Tax breaks not free, they put drain on budget

Dayton Daily News - June 9, 2011
   

Dayton Daily News

For weeks now, the news out of Columbus has been about the budget — how big the cuts are going to be, who is going to be hit.

With a June 30 deadline to pass the next two-year spending plan almost here, and the House and Senate both having taken their turn at changing the governor’s proposal, the issue is heading to a small committee made up of House and Senate members. That’s where the real decisions will be made.

Though tax revenues have picked up, the hacking still will be severe, especially for schools, local governments and social services.

One idea that could mitigate the situation at least down the road is a requirement to take a look at all the state’s tax breaks. That good suggestion is in the Senate plan, but it needs more force.

The tax department has identified 128 “tax expenditures” — credits, deductions, exemptions or other breaks — representing $7 billion in value. By law, these expenditures have to be enumerated every two years for lawmakers, but there’s no requirement that the legislators then have to vote to continue them or even debate their merits.

Once a break is on the books, it’s likely to be there forever.

The breaks are given to businesses and individuals alike. They include, for example, the individual deductions residents get on their state income tax form and a sales tax exemption for prescription drugs.

Meanwhile, manufacturers don’t have to pay sales tax on machinery, equipment, supplies and fuel.

Also keep in mind that this tally doesn’t include the money the state kicks in to reduce the hit homeowners would otherwise take in property taxes. That subsidy program costs almost a whopping $1.7 billion last year.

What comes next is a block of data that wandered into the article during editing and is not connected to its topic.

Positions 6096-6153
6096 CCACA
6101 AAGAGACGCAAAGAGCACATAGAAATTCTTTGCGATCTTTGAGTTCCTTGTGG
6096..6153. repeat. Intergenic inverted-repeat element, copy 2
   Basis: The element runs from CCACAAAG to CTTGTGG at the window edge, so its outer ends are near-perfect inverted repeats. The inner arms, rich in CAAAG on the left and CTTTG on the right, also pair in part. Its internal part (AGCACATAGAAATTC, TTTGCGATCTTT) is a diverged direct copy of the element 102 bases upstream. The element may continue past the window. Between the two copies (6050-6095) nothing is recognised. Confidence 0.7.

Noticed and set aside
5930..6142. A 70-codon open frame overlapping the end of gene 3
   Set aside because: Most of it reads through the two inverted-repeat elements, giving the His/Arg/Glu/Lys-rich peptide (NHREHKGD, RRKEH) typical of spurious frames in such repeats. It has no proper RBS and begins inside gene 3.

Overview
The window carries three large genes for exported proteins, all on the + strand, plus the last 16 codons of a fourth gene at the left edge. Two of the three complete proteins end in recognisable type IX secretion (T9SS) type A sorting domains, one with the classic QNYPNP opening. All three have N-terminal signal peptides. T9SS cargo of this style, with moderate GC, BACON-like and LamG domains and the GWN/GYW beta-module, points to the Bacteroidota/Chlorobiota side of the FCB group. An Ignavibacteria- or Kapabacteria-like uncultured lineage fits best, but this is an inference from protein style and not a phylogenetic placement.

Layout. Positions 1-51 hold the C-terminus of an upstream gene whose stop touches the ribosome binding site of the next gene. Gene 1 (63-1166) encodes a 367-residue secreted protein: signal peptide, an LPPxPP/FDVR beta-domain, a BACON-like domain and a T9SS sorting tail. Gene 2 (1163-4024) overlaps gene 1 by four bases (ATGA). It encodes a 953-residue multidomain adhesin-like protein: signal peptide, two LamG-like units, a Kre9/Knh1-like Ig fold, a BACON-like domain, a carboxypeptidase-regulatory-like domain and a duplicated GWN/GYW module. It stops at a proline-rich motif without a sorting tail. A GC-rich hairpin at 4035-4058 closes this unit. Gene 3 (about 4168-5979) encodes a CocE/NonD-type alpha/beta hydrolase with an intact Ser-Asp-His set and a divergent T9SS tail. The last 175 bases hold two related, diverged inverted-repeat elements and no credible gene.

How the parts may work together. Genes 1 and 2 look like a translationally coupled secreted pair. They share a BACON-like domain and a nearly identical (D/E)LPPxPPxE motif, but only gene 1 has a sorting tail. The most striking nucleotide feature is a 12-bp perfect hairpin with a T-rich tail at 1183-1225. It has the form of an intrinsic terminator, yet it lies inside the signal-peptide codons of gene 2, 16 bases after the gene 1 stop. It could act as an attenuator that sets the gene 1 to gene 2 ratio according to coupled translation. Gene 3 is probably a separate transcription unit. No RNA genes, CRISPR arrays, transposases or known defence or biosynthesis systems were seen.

No one is proposing to solve the state’s financial problems by eliminating all tax breaks. Some of them foster good things. Giving businesses a tax break for buying new equipment encourages companies to invest — and create jobs. Helping reduce the sting of property taxes — which are hard on people on fixed incomes — is good for schools.

But should manufacturers never have to pay taxes on equipment?

Should the state subsidize property tax payments for people who draw big salaries and own expensive homes?

The push to review the state’s tax breaks is coming from an unlikely trio — the conservative Buckeye Institute, the liberal Center for Community Solutions and the liberal Greater Ohio Policy Center.

They don’t agree on what should happen to the money that’s “lost” to tax breaks; but they do each say that tax breaks shouldn’t be guaranteed.

Policy Matters Ohio, another liberal research organization which was among the first to push this issue, and the state chamber of commerce also say a review is needed.

Gov. John Kasich hasn’t supported the idea, worried that eliminating any breaks would be portrayed as raising taxes.

“What one person describes as closing a tax loophole another person calls raising taxes,” his spokesman told one newspaper. “While in Congress, Gov. Kasich was well-known for taking on inappropriate corporate welfare, and that commitment continues. I think you’d be hard-pressed to find too many Ohioans right now who think their taxes are too low, however.”

Here’s the thing, though. Getting Ohio through this financial crisis has to be a shared burden. Just cutting spending — without asking if the state is giving away money it shouldn’t — is not smart.

What’s so awful about having sunsets for tax breaks?

What’s wrong with having targets for reducing the breaks, which is another way of evaluating which breaks result in the most good?

Making sure that Ohio is collecting what it has coming isn’t selling out. It’s showing fairness to the people who aren’t getting discounts on their tax bills.

Full Article (PDF version)

Print Friendly